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Are the ‘Nones’ a sign of decline or God at work in the world?

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Msgr Tomáš Halík visited Sydney at the invitaion of the Diocese of Parramatta. Photo: Marilyn Rodrigues
Msgr Tomáš Halík visited Sydney at the invitaion of the Diocese of Parramatta. Photo: Marilyn Rodrigues

People who report having no religious affiliation are the fastest rising group in Australia and some other parts of the world, but rather than a sign of the church’s decline they point to where God is raising new life.

That was the challenge thrown out to Catholic leaders by Czech theologian priest Monsignor Tomáš Halík during his visit to Sydney this month, but in many respects his insights echoed those of younger priests and lay Catholics on the ground in Sydney.

The 75-year-old author, academic, and pastor of a university parish in Prague has a unique perspective on evangelisation, having ministered in his country’s underground church for 11 years during communist rule, and in the following decade catechising and baptising more than 3000 adults.

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After the fall of the Berlin Wall and demise of the regime in 1989 he was secretary general of the Czech Bishops’ Conference and at times worked closely with Popes John Paul II, Benedict XVI and Francis.

He is an admirer of them all, but he is also making his own Pope Francis’ call for the church to be more synodal and extend to the peripheries.

At the invitation of the Diocese of Parramatta, Msgr Halík addressed audiences including Catholic education, parish, youth and diocesan leaders at a number of events including a public lecture and also presented the annual Helder Camara lecture in Melbourne.

After communism ended many Czechs were curious about the church but only felt comfortable at a distance and, like the Gospel figure of Zaccheus, engaged once they felt deeply understood and appreciated, he said.

His success lay in what he describes as a contemplative approach, supported by scripture and tradition but which allows space for people to have sincere questions, doubts and differing points of view.

In contrast, evangelical Christian missionaries and, later, migrant Catholic priests who had not made themselves conversant in Czech art, literature and cinema made little headway in the country now “allergic” to anything that smells like indoctrination.

“Evangelisation without inculturation is just indoctrination,” he said.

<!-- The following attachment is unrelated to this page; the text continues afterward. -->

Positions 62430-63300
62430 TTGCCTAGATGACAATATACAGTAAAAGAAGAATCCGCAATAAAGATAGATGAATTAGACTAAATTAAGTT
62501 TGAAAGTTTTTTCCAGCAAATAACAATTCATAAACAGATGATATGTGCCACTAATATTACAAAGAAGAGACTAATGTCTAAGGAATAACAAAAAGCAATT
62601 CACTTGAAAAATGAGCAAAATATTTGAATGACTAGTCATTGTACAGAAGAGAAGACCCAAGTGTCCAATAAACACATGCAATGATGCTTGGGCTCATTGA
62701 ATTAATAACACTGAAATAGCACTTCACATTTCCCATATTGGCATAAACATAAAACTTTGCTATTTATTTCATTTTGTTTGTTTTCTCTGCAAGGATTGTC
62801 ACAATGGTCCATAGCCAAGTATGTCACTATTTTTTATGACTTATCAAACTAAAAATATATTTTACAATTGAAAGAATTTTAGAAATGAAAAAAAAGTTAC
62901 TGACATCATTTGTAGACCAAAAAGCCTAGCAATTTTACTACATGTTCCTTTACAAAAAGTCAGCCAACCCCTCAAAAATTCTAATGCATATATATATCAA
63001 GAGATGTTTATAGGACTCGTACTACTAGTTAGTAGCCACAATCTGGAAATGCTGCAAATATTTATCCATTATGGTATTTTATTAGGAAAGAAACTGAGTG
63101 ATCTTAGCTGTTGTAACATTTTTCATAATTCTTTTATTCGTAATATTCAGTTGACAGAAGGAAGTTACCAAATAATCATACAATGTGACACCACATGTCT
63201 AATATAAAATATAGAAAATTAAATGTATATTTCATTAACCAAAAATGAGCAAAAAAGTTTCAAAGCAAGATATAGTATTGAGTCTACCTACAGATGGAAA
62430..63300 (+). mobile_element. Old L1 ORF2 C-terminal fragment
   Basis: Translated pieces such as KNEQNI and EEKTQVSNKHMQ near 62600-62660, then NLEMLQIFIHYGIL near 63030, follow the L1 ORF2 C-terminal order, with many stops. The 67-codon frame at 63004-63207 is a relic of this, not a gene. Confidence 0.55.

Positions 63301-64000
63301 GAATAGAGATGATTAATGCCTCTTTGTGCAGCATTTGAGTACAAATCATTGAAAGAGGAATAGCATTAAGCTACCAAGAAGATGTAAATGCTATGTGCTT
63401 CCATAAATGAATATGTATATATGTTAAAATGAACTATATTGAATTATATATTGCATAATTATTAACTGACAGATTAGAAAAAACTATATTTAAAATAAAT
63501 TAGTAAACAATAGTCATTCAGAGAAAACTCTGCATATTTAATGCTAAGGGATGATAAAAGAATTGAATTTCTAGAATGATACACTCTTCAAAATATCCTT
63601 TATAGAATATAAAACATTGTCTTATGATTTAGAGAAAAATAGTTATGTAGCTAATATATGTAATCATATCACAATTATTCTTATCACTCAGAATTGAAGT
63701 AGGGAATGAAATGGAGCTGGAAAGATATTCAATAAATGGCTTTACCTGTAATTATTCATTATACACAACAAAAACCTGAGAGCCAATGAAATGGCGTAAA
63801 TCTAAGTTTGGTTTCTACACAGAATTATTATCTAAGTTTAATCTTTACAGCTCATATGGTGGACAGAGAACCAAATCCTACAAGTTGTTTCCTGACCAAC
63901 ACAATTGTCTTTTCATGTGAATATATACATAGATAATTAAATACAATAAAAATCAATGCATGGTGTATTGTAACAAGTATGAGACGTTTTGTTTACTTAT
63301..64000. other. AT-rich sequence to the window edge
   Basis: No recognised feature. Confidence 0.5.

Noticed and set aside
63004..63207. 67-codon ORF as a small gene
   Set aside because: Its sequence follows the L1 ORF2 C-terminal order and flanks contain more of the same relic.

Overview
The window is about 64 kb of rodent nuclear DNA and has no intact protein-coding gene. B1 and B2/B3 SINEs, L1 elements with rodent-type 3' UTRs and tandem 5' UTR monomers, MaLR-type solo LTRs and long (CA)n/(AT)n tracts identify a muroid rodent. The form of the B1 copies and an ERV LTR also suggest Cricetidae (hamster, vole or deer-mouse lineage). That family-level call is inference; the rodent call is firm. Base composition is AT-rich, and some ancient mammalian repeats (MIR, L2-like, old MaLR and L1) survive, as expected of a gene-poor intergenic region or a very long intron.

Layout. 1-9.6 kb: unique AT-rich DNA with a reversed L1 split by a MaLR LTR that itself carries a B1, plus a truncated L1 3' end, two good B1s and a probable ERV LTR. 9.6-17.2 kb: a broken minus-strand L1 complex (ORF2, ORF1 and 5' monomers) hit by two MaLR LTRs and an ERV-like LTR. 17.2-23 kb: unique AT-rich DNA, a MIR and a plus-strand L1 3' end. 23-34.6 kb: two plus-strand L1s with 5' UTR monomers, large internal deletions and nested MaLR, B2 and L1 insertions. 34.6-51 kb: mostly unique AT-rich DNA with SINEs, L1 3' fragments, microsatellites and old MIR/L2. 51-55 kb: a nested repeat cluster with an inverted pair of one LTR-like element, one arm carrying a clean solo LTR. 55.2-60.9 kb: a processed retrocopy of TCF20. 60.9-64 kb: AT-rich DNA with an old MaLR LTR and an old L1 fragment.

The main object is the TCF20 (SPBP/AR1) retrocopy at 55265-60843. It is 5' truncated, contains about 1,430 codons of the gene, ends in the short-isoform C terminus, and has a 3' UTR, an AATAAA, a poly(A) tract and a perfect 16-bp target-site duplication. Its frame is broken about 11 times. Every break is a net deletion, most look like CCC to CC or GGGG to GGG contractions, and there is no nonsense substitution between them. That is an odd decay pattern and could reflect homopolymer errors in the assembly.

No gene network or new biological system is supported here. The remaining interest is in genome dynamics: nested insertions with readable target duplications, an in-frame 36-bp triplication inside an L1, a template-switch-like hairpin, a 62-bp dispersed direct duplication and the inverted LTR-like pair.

“The only way is to discuss things with people and take them very seriously, and in our so-called most atheistic country in the world in our parish our church is always full.

“We are all part of this secular society—we cannot create a ghetto or a sect. I tell them we can speak openly about the faith but I don’t have all the answers for all questions.

“Also I think in the church we know many good answers but we have forgotten the questions, and the answers without questions are dead.”

Rather than a “Benedict Option” of Christian communities seeking to live in parallel with secular culture, Halík said Catholics who want to transmit the faith today need to follow Christ outside the church where he waits among those who say they do not believe.

“Many churches operate like the empty tomb of a dead God, but the Galilee of today where the risen Jesus awaits us may well be the world of the spiritual seekers,” he said.

“Jesus may be outside the church’s institutional and mental structures, and our mission is not to push those people into our existing structures, but to open and enrich them by the experiences of those seekers who have much to tell us.”

Halík’s contemplative European approach was at odds somewhat with the Australian practical temperament, and the monsignor struggled with questions about how openness to the mystery of God’s presence in an unbelieving world could enrich or be enriched by parish life.

The monsignor stressed that he had never ministered in a traditional parish himself and so lacked the requisite experience.

Evangelisation in Australia has increasingly borne fruit within traditional parish or education contexts, through programs like Alpha, youth mission teams in schools, university chaplaincies and support for larger diocesan initiatives such as World Youth Day pilgrimages.

Often many of the participants in these programs are themselves spiritual seekers.

Distinguishing a “stupid kind” of intellectually lazy atheism with an atheism of “protest and pain” Halík said he takes the latter very seriously.

“It is that person who says I would like to be involved but I cannot, I am so wounded by the evil in the world and in my life,” he said.

“We cannot just come to them with our apologetic arguments, but we should embrace those experiences of the silence of God and give it a broader context.”

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